No fans at Riviera, no amateurs in Palm Springs for PGA Tour
By DOUG FERGUSON
HONOLULU (AP) No fans in Los Angeles. No amateurs in Palm Springs. Those were the latest announcements on PGA Tour stops in California as golf heads back to the mainland next week.
The Genesis Invitational at Riviera on Feb. 18-21 was predictable. COVID-19 cases are raging in the state with the nation's largest population. California's death toll reached 30,000 on Monday.
"Throughout our extensive planning, it became clear that due to the pandemic the best way to ensure the safety for all involved is to hold the tournament without spectators," tournament director Mike Antolini said Tuesday.
The first stop is next week in the California desert for The American Express, typically played over three courses and one of two tournaments that feature amateurs during the competition. The other is the AT&T Pebble Beach Pro-Am.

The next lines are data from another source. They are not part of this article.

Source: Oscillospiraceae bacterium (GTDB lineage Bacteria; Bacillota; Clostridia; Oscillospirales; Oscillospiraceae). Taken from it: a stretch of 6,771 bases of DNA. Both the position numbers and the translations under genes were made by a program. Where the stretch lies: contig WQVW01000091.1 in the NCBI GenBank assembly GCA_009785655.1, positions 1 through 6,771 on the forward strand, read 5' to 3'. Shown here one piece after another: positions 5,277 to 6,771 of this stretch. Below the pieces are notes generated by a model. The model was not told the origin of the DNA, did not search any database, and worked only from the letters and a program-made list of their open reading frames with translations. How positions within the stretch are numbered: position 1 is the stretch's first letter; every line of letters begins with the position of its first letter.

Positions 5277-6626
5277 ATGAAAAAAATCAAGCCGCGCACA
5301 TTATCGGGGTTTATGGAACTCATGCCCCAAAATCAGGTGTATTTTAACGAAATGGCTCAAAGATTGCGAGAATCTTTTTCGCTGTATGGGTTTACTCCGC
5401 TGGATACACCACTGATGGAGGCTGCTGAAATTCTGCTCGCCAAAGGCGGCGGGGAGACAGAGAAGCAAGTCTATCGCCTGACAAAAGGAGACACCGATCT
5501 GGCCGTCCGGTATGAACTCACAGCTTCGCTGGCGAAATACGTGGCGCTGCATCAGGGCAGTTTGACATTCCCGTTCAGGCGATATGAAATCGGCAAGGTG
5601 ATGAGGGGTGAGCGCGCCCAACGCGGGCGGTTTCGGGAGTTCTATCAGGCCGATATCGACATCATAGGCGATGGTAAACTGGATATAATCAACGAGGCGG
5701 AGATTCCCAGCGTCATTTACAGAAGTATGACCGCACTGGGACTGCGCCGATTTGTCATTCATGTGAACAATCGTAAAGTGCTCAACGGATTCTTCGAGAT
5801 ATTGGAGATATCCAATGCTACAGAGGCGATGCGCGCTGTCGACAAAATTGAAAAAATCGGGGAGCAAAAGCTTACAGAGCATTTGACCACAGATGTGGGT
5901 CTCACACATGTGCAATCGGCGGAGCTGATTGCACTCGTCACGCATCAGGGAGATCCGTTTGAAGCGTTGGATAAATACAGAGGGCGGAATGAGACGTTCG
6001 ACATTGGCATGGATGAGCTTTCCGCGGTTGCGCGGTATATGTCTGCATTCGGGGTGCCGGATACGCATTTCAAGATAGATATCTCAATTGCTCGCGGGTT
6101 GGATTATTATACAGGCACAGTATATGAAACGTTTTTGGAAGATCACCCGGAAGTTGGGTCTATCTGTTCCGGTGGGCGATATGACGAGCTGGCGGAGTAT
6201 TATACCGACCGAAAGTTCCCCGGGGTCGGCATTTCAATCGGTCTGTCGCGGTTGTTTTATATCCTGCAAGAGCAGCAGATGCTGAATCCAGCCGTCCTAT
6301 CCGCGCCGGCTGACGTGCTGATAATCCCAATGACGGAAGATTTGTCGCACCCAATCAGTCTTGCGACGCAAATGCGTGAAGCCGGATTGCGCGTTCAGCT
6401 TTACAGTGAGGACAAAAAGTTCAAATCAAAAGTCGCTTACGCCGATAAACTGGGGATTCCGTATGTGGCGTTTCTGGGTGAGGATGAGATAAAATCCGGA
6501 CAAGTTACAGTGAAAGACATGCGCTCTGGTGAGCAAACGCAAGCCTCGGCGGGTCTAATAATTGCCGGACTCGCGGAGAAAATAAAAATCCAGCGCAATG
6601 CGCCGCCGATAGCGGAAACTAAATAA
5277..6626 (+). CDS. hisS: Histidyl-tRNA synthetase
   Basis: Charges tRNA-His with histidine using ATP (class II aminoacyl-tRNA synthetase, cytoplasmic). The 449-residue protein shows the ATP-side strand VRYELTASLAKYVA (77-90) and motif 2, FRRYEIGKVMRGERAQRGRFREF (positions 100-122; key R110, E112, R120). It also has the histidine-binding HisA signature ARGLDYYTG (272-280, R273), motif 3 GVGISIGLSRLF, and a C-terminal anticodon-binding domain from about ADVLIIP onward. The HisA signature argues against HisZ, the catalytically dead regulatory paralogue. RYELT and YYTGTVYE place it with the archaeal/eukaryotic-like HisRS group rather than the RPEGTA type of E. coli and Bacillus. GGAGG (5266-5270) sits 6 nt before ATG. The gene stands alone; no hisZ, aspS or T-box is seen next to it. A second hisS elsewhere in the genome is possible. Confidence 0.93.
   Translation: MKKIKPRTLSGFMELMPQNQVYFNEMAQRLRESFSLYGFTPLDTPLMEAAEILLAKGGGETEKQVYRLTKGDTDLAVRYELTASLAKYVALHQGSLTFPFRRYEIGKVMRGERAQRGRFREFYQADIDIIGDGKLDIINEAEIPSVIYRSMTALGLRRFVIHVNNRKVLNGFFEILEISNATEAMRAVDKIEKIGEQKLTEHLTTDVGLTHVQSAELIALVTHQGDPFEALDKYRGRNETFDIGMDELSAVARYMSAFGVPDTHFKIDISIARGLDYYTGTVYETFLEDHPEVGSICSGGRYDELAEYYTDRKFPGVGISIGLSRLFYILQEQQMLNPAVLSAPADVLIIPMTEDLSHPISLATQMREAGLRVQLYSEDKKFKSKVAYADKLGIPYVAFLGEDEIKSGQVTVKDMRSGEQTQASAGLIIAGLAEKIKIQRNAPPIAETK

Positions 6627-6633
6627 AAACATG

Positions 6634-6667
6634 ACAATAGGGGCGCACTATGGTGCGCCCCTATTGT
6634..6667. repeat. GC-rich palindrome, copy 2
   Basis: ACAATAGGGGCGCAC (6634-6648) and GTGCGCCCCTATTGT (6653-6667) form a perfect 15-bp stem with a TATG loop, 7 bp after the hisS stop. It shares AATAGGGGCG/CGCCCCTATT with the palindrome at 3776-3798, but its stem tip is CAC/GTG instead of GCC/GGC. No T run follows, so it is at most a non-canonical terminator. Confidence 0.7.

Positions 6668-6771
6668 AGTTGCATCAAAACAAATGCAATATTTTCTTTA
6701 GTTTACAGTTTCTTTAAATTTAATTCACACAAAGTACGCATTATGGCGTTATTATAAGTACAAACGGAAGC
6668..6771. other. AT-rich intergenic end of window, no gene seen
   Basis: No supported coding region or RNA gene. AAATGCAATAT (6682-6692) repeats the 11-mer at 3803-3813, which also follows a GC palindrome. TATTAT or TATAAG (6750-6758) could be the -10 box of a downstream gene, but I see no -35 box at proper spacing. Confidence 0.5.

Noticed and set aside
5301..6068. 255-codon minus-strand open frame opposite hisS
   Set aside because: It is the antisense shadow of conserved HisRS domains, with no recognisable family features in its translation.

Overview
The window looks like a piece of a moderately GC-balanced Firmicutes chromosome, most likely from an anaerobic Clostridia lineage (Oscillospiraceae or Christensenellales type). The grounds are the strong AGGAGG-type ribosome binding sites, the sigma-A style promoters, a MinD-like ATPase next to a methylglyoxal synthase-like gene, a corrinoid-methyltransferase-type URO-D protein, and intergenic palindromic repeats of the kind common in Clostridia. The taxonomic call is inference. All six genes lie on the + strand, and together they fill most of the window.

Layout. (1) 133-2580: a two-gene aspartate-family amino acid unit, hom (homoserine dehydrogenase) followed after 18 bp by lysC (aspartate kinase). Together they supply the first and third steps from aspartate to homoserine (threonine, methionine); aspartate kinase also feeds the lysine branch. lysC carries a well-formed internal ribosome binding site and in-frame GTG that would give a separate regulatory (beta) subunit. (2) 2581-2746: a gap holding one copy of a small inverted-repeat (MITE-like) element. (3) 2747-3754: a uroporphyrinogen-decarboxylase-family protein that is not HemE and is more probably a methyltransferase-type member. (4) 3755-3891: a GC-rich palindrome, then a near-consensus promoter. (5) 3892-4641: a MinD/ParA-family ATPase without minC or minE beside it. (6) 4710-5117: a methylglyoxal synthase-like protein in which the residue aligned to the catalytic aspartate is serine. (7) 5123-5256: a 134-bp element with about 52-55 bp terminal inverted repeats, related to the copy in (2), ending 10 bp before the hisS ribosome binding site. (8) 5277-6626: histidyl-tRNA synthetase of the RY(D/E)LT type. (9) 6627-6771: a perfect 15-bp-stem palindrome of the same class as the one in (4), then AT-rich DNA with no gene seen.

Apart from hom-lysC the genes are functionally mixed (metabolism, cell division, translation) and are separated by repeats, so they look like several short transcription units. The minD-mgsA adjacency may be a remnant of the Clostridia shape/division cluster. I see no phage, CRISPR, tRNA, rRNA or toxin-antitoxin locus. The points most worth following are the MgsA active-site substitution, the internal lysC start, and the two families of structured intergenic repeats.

It now will be played on two courses at PGA West (Stadium Course and Nicklaus Tournament Course). The pro-am format for 54 holes, a part of the tournament since it began in 1960, has been eliminated. It's expected to return next year. There will be a Wednesday pro-am at The American Express, typical of regular events since last fall.
Even so, there are signs of improvement.
The Farmers Insurance Open at Torrey Pines follows The American Express and will not have fans. Then it's over to the Phoenix Open, which is planning for roughly 8,000 people a day - it usually draws in the neighborhood of 600,000 fans for the week - and a single-story structure around the usually rowdy 16th hole.
Pebble Beach will have no fans but stick to its fabled amateur format, a blend of entertainers, Fortune 500 executives and athletes. Pebble at least as a small idea what to expect from having hosted a PGA Tour Champions event last fall.
"We're forging ahead," tournament director Steve John said.